The traditions and ethics of the inherited, white denominations – as their adherents sense privately, and everyone else acknowledges openly – are moribund, nostalgic for a legendary past, extravagantly irrelevant to virtually anything to which one might attempt to relate them. White Christendom’s institutions are truly secular, that is, utterly preoccupied with their own survival, and hence dissipated in anxiety. Their human constituency is being visibly depleted by dropouts, deaths, and other departures. The people of these churches have been stunned by the renunciation voiced by their own offspring, bewildered by the long overdue rejection of their paternalism by the blacks, and so traumatized by their guilt that their conscience has been both perverted and paralyzed. They have feted a doctrine of achievement in work and in charity that is bereft of biblical authority and that now turns out not even to have the illusion of efficacy. After seeking a justification that proved futile, they grow frantic and afraid, increasingly tempted to an anger that only a false righteousness can spawn.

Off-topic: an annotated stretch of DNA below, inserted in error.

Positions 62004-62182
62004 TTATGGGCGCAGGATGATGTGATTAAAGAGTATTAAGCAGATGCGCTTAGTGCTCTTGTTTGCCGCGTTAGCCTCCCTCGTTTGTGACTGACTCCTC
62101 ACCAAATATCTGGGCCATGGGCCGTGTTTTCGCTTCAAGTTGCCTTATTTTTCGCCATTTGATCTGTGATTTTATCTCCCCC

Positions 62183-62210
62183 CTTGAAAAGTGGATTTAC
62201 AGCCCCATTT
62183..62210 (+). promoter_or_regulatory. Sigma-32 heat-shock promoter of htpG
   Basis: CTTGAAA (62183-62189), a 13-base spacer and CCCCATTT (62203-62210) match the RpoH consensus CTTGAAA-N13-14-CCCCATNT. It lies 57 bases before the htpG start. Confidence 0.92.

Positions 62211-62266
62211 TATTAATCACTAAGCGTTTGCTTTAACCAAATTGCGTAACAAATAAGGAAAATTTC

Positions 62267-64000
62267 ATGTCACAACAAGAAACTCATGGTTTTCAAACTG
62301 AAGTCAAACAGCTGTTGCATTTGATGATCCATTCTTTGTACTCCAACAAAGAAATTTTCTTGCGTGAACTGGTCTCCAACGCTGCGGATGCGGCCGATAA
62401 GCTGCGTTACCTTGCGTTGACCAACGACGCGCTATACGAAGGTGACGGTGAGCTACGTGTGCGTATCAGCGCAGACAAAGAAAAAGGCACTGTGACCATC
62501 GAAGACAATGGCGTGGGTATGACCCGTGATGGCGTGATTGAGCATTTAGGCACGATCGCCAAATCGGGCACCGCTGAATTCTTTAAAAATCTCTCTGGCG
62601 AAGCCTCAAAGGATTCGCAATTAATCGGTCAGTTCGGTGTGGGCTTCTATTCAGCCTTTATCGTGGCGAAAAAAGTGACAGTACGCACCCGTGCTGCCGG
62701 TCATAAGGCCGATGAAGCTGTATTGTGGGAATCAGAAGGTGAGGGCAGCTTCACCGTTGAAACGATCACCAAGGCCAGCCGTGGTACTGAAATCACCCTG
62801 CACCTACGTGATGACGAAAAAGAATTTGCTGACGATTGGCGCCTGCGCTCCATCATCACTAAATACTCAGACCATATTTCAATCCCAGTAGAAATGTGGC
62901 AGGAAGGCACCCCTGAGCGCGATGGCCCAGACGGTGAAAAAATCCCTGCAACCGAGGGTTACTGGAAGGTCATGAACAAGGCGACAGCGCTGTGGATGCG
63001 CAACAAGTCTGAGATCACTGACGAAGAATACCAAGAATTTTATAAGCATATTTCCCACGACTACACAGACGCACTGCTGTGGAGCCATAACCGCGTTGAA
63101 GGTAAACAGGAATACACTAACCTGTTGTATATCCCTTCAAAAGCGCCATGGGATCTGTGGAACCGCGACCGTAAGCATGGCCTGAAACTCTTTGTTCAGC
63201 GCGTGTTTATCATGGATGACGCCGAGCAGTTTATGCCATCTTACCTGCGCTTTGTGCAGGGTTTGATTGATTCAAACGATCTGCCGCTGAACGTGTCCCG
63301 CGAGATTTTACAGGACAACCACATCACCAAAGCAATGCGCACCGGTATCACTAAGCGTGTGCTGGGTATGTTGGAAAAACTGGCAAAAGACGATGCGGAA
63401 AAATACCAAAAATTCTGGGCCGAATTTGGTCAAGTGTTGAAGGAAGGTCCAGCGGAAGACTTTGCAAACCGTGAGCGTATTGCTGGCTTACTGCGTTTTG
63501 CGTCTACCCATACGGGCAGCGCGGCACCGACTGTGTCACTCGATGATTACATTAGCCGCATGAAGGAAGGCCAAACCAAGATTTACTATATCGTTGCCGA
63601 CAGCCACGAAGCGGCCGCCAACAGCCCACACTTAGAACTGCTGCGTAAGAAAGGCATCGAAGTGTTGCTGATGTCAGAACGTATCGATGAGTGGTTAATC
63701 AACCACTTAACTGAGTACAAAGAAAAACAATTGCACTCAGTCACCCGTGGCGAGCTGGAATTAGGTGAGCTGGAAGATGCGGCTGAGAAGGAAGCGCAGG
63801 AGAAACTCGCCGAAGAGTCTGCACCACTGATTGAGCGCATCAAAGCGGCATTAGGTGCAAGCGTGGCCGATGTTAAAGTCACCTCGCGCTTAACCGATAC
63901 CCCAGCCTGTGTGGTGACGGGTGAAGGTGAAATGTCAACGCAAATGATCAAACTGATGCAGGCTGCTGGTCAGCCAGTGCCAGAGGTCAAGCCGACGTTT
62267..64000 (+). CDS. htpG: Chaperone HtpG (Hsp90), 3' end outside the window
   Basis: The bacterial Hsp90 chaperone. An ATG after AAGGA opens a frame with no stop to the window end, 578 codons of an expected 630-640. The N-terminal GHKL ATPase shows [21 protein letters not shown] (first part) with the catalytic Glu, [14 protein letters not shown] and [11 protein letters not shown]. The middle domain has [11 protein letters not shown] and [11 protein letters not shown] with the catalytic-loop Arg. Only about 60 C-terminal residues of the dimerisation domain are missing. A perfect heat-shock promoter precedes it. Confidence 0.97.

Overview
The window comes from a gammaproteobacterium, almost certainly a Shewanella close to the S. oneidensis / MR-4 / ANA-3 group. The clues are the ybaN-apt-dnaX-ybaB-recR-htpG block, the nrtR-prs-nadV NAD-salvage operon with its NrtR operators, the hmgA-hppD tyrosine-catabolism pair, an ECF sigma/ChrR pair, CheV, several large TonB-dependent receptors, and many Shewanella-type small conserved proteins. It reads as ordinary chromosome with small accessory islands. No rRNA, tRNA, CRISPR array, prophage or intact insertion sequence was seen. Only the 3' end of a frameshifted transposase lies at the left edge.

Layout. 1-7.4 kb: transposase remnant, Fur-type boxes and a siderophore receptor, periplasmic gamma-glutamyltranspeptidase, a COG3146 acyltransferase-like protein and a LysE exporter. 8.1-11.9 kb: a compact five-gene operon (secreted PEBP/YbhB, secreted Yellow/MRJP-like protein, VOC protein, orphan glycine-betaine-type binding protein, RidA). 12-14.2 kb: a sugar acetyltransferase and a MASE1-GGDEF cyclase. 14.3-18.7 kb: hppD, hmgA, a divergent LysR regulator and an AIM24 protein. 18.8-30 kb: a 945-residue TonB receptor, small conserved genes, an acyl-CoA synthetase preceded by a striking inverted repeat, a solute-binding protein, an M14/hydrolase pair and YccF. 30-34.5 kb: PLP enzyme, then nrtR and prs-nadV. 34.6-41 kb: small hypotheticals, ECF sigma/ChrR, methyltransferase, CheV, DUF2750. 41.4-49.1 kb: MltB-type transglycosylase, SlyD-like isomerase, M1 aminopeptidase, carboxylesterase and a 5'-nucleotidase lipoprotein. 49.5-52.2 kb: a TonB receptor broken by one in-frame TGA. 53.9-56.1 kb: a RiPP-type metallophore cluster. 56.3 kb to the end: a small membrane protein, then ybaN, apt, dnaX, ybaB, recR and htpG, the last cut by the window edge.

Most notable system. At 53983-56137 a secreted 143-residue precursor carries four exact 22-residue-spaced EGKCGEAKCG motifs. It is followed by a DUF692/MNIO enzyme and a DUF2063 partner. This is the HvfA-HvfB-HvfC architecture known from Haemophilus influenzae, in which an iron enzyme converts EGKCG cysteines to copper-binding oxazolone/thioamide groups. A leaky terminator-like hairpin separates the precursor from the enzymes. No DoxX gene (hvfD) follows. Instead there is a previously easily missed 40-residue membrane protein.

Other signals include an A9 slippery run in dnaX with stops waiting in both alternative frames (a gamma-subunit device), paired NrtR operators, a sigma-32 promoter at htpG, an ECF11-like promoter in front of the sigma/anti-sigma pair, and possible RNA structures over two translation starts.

The condition of white Christendom is pathological; it is, I suggest, the state designated in the Bible as “hardness of heart.”

The reason for this bitter ailment is that the white churches in America have long doubted the very existence, much less the vitality, of the Holy Spirit. In these denominations, on the whole, it has never been seriously granted that God has freedom and discretion in being present and active in this world; it has never been conceded that God is not dependent upon human beings and, specifically, upon the white, American bourgeois. It has been presumed instead that God needs these churches, that God’s integrity requires their effort, that God’s existence in history is verified by their prosperity, popularity, and power. Today, with the legitimacy of their wealth under challenge, their reputation the butt of ridicule, and their power ineffectual, it becomes clear that their god is indeed dead and, even more threatening, that their god is not and never was God’.

Mr Stringfellow
St James’ Day, 1969
Block Island, Rhode Island

A Christian theology of marriage